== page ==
How To Test Your Hot Water Heater Elements With A Multimeter
Your hot water heater plays a vital role in whether or not you can enjoy your home plumbing system to the fullest. Anyone who's had to take an ice-cold shower before work due to a badly leaking tank has experienced this first-hand. One of the most common issues that homeowners experience is an inability to make hot water--this is usually related to a bad element. If you know how to use a multimeter, you can easily test the elements right at home in just a few short, easy steps. Follow this easy-to-understand guide to start the process.
Firstly, if you are at all uncomfortable with any part of the process, stop and call in a contractor instead. Testing with a multimeter is safe if done correctly, but it's important that you have a basic understanding of their operation.
Secondly, always make sure that the breaker to your hot water heater is in the off position within your fuse box. Do not proceed until you are sure that this step has been completed. If you aren't 100 percent sure that you have the right breaker, shut down the main breaker and remove the electrical current from your entire house.
You will also need:
- A working multimeter
- A screwdriver
- Safety goggles
- Workman's gloves
Locating and Removing the Panel
Your hot water heater will have either one or two panels on the side, depending on its size. Most have two, one situated at the top and one situated at the bottom. Each of these is connected to one of the elements, so you'll need to remove these panels before the elements can be tested.
Locate the screws in each panel, and use the appropriate screwdriver to loosen and remove them. Place them in a secure location, like in a small bowl on a table. Pull the panels away to expose the insulation underneath.
This is where you'll need your gloves and goggles--insulation can damage both skin and eyes. Make sure you are wearing them, and then gently pry the insulation away. This will expose another set of screws and a black and red wiring system.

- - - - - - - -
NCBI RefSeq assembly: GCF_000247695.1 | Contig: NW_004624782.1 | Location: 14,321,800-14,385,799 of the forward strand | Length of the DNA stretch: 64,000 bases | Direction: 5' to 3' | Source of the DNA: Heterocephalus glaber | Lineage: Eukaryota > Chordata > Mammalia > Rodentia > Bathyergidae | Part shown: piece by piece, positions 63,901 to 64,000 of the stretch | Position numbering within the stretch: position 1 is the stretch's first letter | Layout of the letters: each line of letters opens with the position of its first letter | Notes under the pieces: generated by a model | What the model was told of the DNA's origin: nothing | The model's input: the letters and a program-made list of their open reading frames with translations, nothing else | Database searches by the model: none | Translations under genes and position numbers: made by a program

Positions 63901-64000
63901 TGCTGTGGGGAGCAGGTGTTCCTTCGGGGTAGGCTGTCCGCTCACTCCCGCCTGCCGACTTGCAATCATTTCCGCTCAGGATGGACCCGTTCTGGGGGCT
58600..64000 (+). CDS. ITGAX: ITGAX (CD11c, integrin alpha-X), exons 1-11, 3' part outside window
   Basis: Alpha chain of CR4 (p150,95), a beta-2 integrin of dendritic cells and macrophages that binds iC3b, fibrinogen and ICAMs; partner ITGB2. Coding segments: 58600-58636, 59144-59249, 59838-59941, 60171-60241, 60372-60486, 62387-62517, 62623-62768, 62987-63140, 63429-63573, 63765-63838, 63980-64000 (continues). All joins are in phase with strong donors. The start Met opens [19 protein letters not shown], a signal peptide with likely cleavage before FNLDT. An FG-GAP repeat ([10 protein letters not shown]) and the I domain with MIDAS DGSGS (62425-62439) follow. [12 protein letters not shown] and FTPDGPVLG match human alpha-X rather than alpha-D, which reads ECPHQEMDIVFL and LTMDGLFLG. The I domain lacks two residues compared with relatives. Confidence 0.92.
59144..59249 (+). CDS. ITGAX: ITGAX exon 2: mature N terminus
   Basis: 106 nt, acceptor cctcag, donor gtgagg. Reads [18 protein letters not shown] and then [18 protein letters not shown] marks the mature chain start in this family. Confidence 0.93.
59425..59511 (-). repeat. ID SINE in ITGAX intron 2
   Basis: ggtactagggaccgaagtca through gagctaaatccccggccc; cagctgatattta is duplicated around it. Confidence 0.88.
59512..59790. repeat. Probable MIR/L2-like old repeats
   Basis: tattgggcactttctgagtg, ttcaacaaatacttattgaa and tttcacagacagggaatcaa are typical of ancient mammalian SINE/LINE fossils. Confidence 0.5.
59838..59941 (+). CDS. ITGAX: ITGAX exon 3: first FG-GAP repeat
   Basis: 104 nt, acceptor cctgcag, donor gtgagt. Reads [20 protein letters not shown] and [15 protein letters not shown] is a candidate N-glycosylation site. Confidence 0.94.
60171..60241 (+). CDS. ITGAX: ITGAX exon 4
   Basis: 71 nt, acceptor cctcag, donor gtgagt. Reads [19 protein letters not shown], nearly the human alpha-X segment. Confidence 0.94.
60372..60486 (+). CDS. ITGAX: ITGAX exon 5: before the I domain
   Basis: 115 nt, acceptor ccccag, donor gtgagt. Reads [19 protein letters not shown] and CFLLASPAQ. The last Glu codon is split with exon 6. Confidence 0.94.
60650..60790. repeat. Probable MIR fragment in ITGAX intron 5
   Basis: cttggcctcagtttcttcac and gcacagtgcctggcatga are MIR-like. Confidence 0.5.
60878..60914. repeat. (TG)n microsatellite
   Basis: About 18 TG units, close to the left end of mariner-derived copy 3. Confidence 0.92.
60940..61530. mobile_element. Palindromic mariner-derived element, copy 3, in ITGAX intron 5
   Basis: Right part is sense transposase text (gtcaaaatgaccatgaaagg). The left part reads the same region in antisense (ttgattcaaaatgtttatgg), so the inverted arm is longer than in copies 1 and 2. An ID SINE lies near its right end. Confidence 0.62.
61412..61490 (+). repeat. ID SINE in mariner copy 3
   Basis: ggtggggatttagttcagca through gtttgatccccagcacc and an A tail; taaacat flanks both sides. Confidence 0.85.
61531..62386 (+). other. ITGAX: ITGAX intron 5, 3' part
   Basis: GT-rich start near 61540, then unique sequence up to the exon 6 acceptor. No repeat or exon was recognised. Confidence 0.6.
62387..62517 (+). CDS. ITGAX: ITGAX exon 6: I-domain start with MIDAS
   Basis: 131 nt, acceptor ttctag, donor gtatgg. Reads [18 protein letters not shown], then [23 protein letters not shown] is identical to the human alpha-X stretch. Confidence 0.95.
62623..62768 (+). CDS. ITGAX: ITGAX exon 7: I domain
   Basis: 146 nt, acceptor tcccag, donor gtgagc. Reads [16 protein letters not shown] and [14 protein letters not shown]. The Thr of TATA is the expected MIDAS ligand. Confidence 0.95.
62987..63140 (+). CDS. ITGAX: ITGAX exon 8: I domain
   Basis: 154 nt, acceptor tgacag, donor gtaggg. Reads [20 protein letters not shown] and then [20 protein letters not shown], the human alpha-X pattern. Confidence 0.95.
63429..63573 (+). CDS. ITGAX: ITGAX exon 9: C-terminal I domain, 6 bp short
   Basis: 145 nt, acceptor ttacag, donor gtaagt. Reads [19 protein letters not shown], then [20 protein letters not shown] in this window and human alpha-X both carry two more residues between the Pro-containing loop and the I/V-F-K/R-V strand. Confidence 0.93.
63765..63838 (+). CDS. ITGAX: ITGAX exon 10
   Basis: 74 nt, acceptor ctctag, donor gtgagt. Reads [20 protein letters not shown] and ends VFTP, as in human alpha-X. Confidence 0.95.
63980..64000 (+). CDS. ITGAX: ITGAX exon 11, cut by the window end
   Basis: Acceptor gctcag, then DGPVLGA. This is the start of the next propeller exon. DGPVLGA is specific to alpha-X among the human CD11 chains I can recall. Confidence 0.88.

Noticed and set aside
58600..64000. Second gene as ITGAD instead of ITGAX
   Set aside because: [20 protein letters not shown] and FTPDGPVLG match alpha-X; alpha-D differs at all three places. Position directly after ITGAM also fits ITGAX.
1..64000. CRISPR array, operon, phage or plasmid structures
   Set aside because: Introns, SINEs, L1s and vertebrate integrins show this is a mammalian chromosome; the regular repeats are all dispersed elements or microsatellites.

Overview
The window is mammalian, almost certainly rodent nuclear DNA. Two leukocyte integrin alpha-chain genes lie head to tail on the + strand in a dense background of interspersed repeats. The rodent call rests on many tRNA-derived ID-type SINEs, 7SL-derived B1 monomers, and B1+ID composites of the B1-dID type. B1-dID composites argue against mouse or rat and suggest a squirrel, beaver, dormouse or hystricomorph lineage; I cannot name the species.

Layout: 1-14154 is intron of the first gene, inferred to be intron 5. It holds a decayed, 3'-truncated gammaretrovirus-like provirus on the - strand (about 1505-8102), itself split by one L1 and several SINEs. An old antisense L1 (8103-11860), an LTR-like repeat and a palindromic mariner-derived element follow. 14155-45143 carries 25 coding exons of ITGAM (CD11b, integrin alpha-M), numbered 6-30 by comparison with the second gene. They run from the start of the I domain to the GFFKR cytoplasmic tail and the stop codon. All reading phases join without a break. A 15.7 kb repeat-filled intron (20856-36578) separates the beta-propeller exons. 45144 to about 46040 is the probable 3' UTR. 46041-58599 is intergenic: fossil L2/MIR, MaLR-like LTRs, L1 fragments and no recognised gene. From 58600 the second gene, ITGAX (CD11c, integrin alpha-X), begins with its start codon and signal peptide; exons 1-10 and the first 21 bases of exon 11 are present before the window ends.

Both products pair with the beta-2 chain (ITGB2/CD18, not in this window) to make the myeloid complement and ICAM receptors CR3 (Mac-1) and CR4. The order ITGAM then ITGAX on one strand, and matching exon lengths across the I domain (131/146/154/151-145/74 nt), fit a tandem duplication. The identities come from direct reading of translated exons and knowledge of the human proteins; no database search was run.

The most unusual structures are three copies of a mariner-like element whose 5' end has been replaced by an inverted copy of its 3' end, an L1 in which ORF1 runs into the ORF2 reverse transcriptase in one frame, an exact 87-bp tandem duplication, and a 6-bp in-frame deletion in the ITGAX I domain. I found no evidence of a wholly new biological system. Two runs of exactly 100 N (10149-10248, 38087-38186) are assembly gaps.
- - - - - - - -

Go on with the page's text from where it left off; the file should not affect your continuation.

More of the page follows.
Note: in older systems, one wire may be yellow instead of red.
Set Up Your Multimeter
Turn on your multimeter and set the dial to the OHMS setting. This is usually represented as the Ω symbol.
Tip: Make sure your multimeter is functioning correctly before you use it to test your hot water heater, or you may see false results. For best results, use a fresh battery and touch the two leads together briefly after setting it to OHMS. If the LED screen shows 0.0, you know it's working.
Locate the screws that hold the black, red or yellow wires in place on each interior panel. These are the leads you'll be testing--the other screws don't hold current, they simply keep the panel in place. You'll know you have the right screws if you can trace the wire directly to them.
Next, touch each red and black lead on your multimeter to both wired screws. Check the LCD screen on the device to see if a reading comes up.
Any reading other than 0.0 is proof that the element is at least partially working, although this doesn't fully rule out issues. If your multimeter does happen to read 0.0, then you can stop here and focus on replacing that element.
Repeat this step for the second panel if you have one.
An Additional Helpful Step
This step isn't always necessary, but it can help if you still aren't sure whether there's a problem.
Unscrew each of the wired screws to loosen the wires, and gently but firmly pull them away from the screw itself. Carefully look over each one, taking care to watch for melted wire cover, heavy tarnish, or blackened areas.
Should you find anything but clean, even wire, it may be the wires themselves that have shorted out or become faulty. If this is the case, you'll need a contractor to come in and re-wire your hot water heater. Many people choose to simply replace versus repair at this point as one of the most common causes for this is water leakage around the panel.
There's nothing better than a long, hot shower first thing in the morning. As a homeowner, you know that hot water is necessary for everything from cooking to cleaning. When issues with hot water occur, it's important to ensure that the heater itself is working correctly. For questions about this process or to gain assistance with testing, contact a plumber at a place like A Absolute Plumbing & Heating today.